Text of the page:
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An International Reputation
It was only around 1500, amidst the high Renaissance in Italy, that artists began to have an international reputation. Michelangelo, because of his Sistine Chapel ceiling and the pilgrimages of travellers to Rome, Leonardo because of his own travels, and perhaps most interestingly, and surprisingly, to that list we have to add the German painter and engraver, Albrecht Dürer. Although Dürer is known to have done a little travelling too, the more than adequate painter became "famous", so to speak, not because of his brushwork, but due to the fact that he was able to actually "publish" his own work, in the form of woodcuts or engravings (intaglio). Whereas other painters could produce only one work, Dürer reproduced hundreds, which did the travelling for him to all parts of Europe, and took his reputation with them.

Born in 1471 in northern Germany, Dürer's early training involved the carving of wooden panels to be used in the printing process, which flourished especially in northern Europe at this time. His work always reflected deep piety, and in fact, if his painted self-portrait is any indication, he seems to have seen himself as somewhat Christ-like. Painted around 1500, it is an intense, highly detailed, extremely realistic frontal depiction usually reserved for portraits of Christ at the time. Although he'd dabbled in etched prints somewhat, after a trip to Venice and exposure to Venetian painting between 1505 and 1507, he returned to Germany where he did some of his most impressive engravings.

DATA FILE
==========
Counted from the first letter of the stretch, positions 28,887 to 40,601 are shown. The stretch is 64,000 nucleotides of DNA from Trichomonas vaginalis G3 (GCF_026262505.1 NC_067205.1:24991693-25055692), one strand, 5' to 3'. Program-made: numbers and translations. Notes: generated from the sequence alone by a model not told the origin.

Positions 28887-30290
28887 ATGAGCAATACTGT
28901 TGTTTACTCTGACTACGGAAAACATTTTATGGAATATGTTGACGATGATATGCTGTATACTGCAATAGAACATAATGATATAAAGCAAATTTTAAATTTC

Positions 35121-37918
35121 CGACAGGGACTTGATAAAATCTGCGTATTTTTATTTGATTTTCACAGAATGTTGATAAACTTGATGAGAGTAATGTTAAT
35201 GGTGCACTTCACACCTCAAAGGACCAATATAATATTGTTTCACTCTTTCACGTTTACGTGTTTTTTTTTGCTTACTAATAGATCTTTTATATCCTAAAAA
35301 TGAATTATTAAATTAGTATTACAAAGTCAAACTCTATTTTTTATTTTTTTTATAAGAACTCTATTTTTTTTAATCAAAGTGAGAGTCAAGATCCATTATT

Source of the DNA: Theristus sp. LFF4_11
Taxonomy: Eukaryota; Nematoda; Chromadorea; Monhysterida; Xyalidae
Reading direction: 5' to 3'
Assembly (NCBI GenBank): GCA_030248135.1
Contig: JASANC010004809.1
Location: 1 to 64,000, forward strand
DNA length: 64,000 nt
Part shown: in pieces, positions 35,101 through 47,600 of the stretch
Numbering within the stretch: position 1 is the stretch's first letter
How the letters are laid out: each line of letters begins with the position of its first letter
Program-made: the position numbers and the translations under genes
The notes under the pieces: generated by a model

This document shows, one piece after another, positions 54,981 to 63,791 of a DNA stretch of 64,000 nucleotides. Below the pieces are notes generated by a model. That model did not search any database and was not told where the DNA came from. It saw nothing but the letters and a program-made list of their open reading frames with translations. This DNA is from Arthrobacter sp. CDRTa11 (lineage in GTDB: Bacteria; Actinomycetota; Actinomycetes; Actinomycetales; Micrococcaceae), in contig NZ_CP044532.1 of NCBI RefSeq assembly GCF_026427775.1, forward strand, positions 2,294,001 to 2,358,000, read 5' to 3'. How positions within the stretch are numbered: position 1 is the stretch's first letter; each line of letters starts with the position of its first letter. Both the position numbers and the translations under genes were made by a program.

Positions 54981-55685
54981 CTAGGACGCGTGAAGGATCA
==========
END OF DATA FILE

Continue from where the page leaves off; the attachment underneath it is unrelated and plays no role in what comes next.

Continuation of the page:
Working with only the crudest of tools, and in reverse on a copper plate, Dürer created some of the most tightly drawn etched prints ever done before or since. His work, like the 1513 print, The Knight, Death and the Devil is a tour-de-force of engraving skill as impressive in its own way as anything Michelangelo did in fresco or marble, or Leonardo did in oils. And most of all, being only about 7 1/2 by 9 1/2 inches in size, and printed on paper, (and in some quantity) it was portable, in a way neither of the other masters could begin to match. One could even go so far as to say that Dürer was our first mass media artist.

Contributed by Lane, Jim
5 January 1998


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